Courts look to the nature of the parties (i.e., whether they are sophisticated), their prior history of engaging in business together, and the defendant's "availing" itself of a New York entity and the laws of New York, in analyzing whether to extend long-arm jurisdiction to a transaction.
Deutsche Bank does not appear to have changed New York jurisprudence relating to what is required for personal jurisdiction to attach, but rather has evolved the law to include "instant messaging" as a means by which personal jurisdiction may be found.
Long-standing "long-arm" jurisprudence that would find personal jurisdiction predicated upon, for instance, a single order from outside New York, whether it be by telephone15 or by facsimile, e-mail or instant message, appears to have remained unchanged.
What is becoming increasingly clear in New York jurisprudence is that New York State courts are coming of age to take into account evolving technological changes. This is true whether it be a court's recognizing that personal jurisdiction may attach based on "instant messaging" or the extension of the tort of conversion to include electronic information or to address new developments in electronic discovery. Continued technological developments will pose new and interesting challenges to New York courts as the law adapts to take into account technological marvels which may have yet to be conceived.
1. Boehner v. Heise, 410 F. Supp.2d 228, 236 (S.D.N.Y. 2006).
2. Agency Rent A Car System, Inc. v. Grand Rent A Car Corp., 98 F.3d 25, 30 (2d Cir 1996).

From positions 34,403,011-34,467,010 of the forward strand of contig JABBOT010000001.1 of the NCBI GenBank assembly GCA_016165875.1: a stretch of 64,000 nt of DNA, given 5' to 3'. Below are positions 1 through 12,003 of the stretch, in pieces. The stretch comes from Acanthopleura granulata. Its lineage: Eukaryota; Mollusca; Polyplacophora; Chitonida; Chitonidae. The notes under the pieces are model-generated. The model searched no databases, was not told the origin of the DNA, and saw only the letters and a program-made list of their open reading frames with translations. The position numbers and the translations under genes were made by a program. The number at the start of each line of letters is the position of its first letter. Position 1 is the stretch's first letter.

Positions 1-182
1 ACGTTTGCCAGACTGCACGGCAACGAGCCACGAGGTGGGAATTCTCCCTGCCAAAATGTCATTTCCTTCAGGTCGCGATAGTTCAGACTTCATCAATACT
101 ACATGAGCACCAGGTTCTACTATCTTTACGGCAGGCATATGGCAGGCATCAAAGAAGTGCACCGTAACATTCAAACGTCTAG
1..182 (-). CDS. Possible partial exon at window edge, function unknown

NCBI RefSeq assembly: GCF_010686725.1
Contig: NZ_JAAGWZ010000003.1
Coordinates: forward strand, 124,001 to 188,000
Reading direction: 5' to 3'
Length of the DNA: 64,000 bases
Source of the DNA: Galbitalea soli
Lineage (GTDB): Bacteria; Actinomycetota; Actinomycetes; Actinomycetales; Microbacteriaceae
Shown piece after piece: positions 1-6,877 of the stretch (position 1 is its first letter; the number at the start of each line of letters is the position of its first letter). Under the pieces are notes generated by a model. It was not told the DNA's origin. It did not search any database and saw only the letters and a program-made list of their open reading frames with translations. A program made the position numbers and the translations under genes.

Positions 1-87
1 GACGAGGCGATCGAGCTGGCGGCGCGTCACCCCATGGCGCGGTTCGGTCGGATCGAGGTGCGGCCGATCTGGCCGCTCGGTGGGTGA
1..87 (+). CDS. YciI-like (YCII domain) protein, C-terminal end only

3. "'Instant messages' differ from e-mail in that [instant message communications] are used only when both people are on line simultaneously, and the messages, when sent, appear directly on the computer screen of the recipient, rather than going to a 'mailbox' for later retrieval." People v. Jovanovic, 263 A.D.2d 182, 184 n.1, 700 N.Y.S.2d 156, 184 n.1 (1st Dep't 1999). Instant messages, like e-mails, may be printed out, and the communications thus memorialized on paper.
4. Kreutter v. McFadden Oil Corp., 71 N.Y.2d 460, 467, 527 N.Y.S.2d 195, 198-99 (1988).
5. Deutsche Bank Securities, Inc. v. Montana Board of Investments, 21 A.D.2d 90, 92, 797 N.Y.S.2d 439, 441 (1st Dep't 2005).
6. See Deutsche Bank, 21 A.D.2d 90, 797 N.Y.S.2d 439.
7. Deutsche Bank, 7 N.Y.3d at *2.
8. Parke-Bernet, 26 N.Y.2d at 17, 308 N.Y.S.2d at 340.
9. Id. at 18, 308 N.Y.S.2d at 340-41.
10. Id. at 18, 308 N.Y.S.2d at 341 (quoting Hanson v. Denckla, 357 U.S. 235, 253, 78 S.Ct. 1228. 1240 (1958)).
11. Deutsche Bank, 7 N.Y.3d at *2 (quoting Kreutter, 71 N.Y.2d at 466, 527 N.Y.S.2d at 198).
12. Id. at *3.
13. Id. at *2 n.2.
14. Lawrence Wisser and Co., Inc. v. Slender You, Inc., 695 F. Supp 1560, 1562-63 (S.D.N.Y. 1988) (emphasis added) (80 telephone calls and 30 facsimile transmissions do not on their own constitute "transacting business" so as to confer jurisdiction on an out-of-state defendant); Jones v. Monroe, 2 Misc. 2d 24, 25, 773 N.Y.S.2d 498 (App. Term 1st Dep't 2003) (Florida defendant sold an automobile to plaintiff through E-bay; an "isolated sales transaction, the result of 'random' and 'attenuated' contacts was insufficient to confer personal jurisdiction"; "defendants' conduct in sending faxes and e-mails or making phone calls to New York City [did not] constitute the transaction of business within the meaning of the applicable long-arm statute.").
15. See Parke-Bernet, 26 N.Y.2d at 17, 308 N.Y.S.2d at 340 (quoting Katz & Son Billiard Prods. v. Correale & Sons, 20 N.Y.2d 903, 285 N.Y.S.2d 871 (1967)).
This article is reprinted with permission from the August 22, 2006 edition of the New York Law Journal. © 2006 ALM Properties, Inc. All rights reserved. Further duplication without permission is prohibited. For information contact, American Lawyer Media, Reprint Department at 800-888-8300 x 6111.